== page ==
China, like Russia, is filling a gap left by U.S. and European allies in Cyprus. At the beginning of the coronavirus pandemic in Europe, Chinese Ambassador to Cyprus Huang Xingyuan publicly announced the arrival of the first batch of China-donated medical supplies to Cyprus. Their donation was followed recently by a visit to promote China-Cyprus relations by Chinese State Councilor and Foreign Minister Wang Yi on Jan. 4, 2021. By following Russia’s strategy of exploiting instability to gain influence, China amplifies its authority and presents a more viable alternative to democratic alliances than it could manage alone.

However, competition with Russia and China in the Mediterranean need not be a zero-sum game leading to conflict. Rather, increasing Russia-China synergy highlights the need to strengthen the transatlantic alliance from within as the first line of defense. To start with, instead of relying on unilateral sanctions or uncoordinated trade deals, the United States and Europe should develop a harmonized, if not united, China policy in which Europe is an equal partner. The United States should consider the policy of strategic autonomy an advantage, leading to a more capable partner in Europe to compete with China in technology, clean energy, and artificial intelligence. A stronger Europe would alleviate the United States’ burden and provide the basis for a renewed, equitable transatlantic alliance that can better compete with Russia-China synergy.

President Joe Biden should also continue to upgrade bilateral U.S. relations with European allies in the region. For example, the United States can pursue greater investment in Greece to strengthen ties and mitigate the appeal of outsized Chinese investments, a policy with roots in the Trump administration. In September 2020, U.S. Ambassador to Greece Geoffrey Pyatt promoted American investment in the Greek ports Elefsis and Alexandroupolis as “as strategically important both for commerce and for regional defense and security.” The Biden administration should support the same policy and expand the U.S. International Development Finance Corporation’s commitment to Southeast Europe. American investment throughout the region will help reinforce an economically viable alternative to the model of governance that Russia and China are offering.

Finally, the United States and Europe must take steps to restore NATO’s credibility in the Mediterranean. NATO’s deterrence posture relies primarily on the cohesion of its members, which is precisely what the alliance lacks today. Tensions between Turkey and the United States have been building for years, and Turkey’s purchase of the Russian S-400 missile defense system undermines the efficacy of the military alliance. At the same time, maritime border disputes between Turkey, Greece, and Cyprus in 2020 led to confrontation within the alliance, including the collision of a Turkish and a Greek ship. Friction between the United States and Turkey is unlikely to abate, given the series of recent crises and conflicting worldviews. However, the possibility of a working partnership between European members and Turkey remains. That may begin with improving the EU-Turkey customs union and focusing on the care of millions of refugees living in Turkey. Though the EU and Turkey are unlikely to achieve any grand bargain, their working partnership within NATO underpins the alliance’s posture in the Mediterranean.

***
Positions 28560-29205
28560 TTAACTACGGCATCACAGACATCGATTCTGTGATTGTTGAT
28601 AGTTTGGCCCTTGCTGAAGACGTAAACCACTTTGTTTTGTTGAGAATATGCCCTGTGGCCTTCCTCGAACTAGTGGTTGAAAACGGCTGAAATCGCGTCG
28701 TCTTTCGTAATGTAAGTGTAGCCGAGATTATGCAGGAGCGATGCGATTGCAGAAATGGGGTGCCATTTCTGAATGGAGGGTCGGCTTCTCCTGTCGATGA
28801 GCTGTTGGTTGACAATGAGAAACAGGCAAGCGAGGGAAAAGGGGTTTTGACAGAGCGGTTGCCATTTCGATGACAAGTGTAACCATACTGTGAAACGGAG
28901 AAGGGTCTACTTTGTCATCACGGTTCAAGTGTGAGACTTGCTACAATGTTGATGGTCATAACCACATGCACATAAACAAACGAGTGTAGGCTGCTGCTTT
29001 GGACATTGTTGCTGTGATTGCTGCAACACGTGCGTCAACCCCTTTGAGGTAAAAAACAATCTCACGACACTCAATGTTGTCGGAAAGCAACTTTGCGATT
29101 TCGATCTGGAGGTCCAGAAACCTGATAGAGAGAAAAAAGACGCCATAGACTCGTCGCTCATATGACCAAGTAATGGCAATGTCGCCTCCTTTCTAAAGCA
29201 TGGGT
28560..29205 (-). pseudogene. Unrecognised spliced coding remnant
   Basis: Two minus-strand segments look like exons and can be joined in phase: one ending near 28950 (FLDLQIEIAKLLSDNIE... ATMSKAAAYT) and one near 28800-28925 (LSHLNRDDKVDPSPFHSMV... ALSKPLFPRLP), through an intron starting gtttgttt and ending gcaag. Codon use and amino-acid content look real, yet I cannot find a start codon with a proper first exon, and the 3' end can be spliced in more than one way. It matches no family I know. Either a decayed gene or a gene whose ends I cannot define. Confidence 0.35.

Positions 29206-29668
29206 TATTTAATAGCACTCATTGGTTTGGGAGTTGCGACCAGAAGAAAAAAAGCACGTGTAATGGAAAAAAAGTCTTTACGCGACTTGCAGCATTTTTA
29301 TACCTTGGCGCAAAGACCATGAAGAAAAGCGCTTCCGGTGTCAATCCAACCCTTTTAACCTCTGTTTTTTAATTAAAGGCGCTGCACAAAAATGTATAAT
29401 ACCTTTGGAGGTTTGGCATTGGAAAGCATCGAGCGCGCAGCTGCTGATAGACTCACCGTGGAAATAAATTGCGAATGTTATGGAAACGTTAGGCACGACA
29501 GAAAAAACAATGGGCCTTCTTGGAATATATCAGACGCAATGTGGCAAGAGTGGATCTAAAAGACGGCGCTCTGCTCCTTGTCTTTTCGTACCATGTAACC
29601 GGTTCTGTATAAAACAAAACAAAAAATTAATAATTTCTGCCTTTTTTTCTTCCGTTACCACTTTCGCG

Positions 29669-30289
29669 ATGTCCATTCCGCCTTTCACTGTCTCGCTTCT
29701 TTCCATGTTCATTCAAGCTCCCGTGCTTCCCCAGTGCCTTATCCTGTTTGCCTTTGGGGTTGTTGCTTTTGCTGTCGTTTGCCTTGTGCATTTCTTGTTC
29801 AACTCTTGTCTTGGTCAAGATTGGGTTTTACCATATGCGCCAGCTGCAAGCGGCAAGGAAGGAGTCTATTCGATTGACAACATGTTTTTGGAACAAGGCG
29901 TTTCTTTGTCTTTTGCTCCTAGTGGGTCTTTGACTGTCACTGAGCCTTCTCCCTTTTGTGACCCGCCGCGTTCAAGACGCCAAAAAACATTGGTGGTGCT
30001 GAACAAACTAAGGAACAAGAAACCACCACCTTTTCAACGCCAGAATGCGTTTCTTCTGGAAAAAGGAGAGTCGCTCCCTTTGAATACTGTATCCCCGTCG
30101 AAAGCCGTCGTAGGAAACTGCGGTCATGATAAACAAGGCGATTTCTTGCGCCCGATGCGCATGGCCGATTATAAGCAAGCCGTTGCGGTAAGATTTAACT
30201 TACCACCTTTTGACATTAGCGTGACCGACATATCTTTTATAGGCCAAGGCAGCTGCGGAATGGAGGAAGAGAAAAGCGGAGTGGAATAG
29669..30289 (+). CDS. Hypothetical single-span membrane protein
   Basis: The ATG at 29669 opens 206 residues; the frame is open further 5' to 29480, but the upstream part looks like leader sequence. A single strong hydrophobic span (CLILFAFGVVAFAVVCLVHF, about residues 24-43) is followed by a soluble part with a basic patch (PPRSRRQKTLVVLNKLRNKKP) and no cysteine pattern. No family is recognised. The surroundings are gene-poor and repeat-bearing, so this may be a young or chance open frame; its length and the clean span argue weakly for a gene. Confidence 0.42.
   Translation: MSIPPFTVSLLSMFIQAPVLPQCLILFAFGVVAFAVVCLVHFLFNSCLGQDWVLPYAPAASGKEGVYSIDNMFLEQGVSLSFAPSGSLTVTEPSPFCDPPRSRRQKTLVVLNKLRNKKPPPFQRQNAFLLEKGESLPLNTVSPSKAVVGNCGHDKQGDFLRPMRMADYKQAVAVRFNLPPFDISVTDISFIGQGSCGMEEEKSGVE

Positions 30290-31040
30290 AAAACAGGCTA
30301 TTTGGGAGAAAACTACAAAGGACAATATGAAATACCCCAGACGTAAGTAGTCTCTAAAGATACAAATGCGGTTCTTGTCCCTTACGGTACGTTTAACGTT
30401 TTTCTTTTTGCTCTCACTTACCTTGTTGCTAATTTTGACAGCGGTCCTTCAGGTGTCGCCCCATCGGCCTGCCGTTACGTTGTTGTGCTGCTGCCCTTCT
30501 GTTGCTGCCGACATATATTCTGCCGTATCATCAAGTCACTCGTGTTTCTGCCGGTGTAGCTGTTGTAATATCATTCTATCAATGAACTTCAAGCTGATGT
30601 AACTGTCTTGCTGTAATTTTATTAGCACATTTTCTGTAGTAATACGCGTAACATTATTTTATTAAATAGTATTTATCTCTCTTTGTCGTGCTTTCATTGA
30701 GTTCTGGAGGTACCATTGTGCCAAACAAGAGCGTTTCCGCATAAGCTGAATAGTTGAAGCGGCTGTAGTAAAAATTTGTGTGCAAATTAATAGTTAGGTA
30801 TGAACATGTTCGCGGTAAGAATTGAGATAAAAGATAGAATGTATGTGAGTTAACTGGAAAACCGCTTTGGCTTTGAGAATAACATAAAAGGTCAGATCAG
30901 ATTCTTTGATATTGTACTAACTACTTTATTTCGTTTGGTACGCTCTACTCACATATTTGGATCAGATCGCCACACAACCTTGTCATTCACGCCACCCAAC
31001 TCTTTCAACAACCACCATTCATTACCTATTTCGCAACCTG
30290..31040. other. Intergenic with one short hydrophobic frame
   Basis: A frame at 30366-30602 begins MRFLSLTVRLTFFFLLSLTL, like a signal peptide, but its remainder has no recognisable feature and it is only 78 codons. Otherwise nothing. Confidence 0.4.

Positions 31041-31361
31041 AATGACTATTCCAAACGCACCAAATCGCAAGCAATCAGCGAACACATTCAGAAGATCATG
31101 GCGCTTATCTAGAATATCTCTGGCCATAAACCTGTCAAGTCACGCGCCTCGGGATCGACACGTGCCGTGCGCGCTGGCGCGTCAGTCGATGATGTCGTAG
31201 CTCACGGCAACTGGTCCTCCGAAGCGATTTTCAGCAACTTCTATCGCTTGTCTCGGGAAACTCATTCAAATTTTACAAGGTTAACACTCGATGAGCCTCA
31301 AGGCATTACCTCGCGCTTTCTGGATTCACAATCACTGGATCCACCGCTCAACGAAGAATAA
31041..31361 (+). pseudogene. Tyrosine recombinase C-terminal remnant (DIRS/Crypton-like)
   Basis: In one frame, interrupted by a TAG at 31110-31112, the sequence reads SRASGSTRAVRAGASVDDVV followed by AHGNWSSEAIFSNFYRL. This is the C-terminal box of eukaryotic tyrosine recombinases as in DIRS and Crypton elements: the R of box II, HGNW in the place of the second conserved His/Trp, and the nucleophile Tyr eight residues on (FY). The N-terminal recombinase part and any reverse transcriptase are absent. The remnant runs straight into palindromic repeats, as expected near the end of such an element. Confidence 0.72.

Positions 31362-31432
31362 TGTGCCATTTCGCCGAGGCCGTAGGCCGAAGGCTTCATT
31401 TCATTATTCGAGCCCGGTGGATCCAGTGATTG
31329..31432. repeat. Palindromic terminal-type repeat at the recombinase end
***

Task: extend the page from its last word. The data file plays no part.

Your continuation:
NATO should also seek to develop a better joint policy in the Mediterranean. As proposed by Ambassador (Ret.) Alexander R. Vershbow and Lauren Speranza, NATO could strengthen its naval presence in the Mediterranean and Black Seas to counterbalance improved Russian anti-access/aerial-denial capabilities and submarine threats. NATO could also create another standing naval task force dedicated to securing critical infrastructure across the Mediterranean and protecting sea lines of communication to monitor the possibility of China using civilian ports for military purposes.

Increasing Russia-China synergy on NATO’s southern flank highlights the need to take concrete steps to improve the transatlantic security architecture in the Mediterranean. That begins with reinforcing ties between the US and Europe and includes working towards a more cohesive NATO. Biden is a committed transatlanticist, and Europe and the United States both should recognize and act on a unique window of opportunity to reengage. A strengthened transatlantic community is the essential safeguard against the prospect of cooperative Russia-China illiberal authority—in the Mediterranean and without.

Gibbs McKinley is the Joseph S. Nye, Jr. Intern for the Transatlantic Security Program at the Center for a New American Security (CNAS).

Image: Reuters.